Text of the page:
This group will be discussing the use of virtual worlds in government. The discussion is related to the National Defense University iCollege’s Virtual World’s Initiative: The Federal Consortium for Virtual Worlds
What’s the Difference Between Gaming and Virtual Simulation?
June 7, 2011 at 1:47 pm #132215
I was just reading a post entitled “What Is a Serious Game?” and it made me wonder if there is a distinction between gaming and simulation in virtual worlds?
When I looked up the definition of gaming, it included far more than video games. In-person table top exercises that deal with a particular scenario could be gaming…but I also generally found that kind of activity to be synonymous with simulation. Of course, most video games happen in “virtual worlds.”
I also recognize that engagement in virtual worlds does not necessarily have to include a gaming element and could simply involve interaction with other avatars with no accumulation of points or movement toward a specific outcome.
Is there a difference between gaming and virtual simulation…or are they one and the same? Or do each work better when it incorporates an element of the other?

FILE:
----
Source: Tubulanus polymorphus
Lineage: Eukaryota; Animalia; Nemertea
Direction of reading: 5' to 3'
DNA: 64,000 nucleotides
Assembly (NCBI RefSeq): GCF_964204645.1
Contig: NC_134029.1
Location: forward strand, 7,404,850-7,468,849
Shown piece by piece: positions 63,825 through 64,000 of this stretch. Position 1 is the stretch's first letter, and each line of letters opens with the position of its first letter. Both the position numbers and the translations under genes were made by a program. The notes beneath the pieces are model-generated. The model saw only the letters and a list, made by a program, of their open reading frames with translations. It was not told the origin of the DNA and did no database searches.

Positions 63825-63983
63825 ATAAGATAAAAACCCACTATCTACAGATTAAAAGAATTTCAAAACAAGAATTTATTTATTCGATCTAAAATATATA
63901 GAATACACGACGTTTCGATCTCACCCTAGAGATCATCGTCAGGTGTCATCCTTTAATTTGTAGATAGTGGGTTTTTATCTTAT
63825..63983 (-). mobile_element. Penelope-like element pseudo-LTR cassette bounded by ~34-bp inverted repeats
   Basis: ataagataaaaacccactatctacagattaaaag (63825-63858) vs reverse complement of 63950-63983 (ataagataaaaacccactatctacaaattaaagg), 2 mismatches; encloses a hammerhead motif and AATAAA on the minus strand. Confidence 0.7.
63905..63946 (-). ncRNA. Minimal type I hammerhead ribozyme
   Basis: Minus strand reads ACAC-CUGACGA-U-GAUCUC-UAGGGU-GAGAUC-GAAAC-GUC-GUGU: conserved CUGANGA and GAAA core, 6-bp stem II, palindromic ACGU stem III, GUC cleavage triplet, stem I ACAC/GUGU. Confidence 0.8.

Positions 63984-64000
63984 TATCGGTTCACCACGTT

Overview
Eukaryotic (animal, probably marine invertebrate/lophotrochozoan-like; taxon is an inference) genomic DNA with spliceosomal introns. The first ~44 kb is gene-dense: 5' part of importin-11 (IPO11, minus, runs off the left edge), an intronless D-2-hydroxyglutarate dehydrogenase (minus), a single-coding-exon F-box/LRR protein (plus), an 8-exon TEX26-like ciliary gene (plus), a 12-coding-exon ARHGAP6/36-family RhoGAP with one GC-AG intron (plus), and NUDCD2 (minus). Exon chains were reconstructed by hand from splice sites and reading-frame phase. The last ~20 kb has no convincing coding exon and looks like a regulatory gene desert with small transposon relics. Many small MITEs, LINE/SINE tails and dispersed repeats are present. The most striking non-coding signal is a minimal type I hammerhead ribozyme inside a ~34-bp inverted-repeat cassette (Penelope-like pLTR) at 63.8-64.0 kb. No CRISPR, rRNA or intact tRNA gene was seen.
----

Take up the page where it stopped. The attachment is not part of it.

June 7, 2011 at 9:59 pm #132223
You know I am a huge believer in the use of virtual worlds and gaming for learning, collaboration, and engagement. And from what I’ve seen, it does appear that each works best when elements of both are merged into one.
Virtual worlds or 3D immersive spaces can make a user feel as if they actually experienced what was done or seen in the virtual space. You can feel as if you were actually part of that environment. Many of us using virtual worlds have been surprised to even feel nostalgia when we return to virtual spaces where we previously shared experiences. This nostalgia is on the same level you would feel returning to a physical place where you had a good time like sharing a movie or a dinner or walk in the park.
The fact that virtuality can affect your emotions and brain to that level seems to show how powerful of a tool it really is. Then if you merge that with game elements designed to increase our feelings of achievement and success, you have the potential to create a tool that will leave a significant impression on people.
As for being the same, they each have unique aspects that still make them different enough to be in their own categories. Some virtual spaces have no gaming elements at all. They are more entertainment or display. And I love card games, but I don’t get immersed in that type of game – it seems to be more of a math or memory challenge for me.
June 8, 2011 at 12:28 pm #132221
I actually worked in a simulation center while I was on active duty in the Army. Our unit was capable of simulating everything from company-level convoy exercises using a modified first person shooter, to theater-level war gaming that was used to evaluate the command staffs of three and four star generals.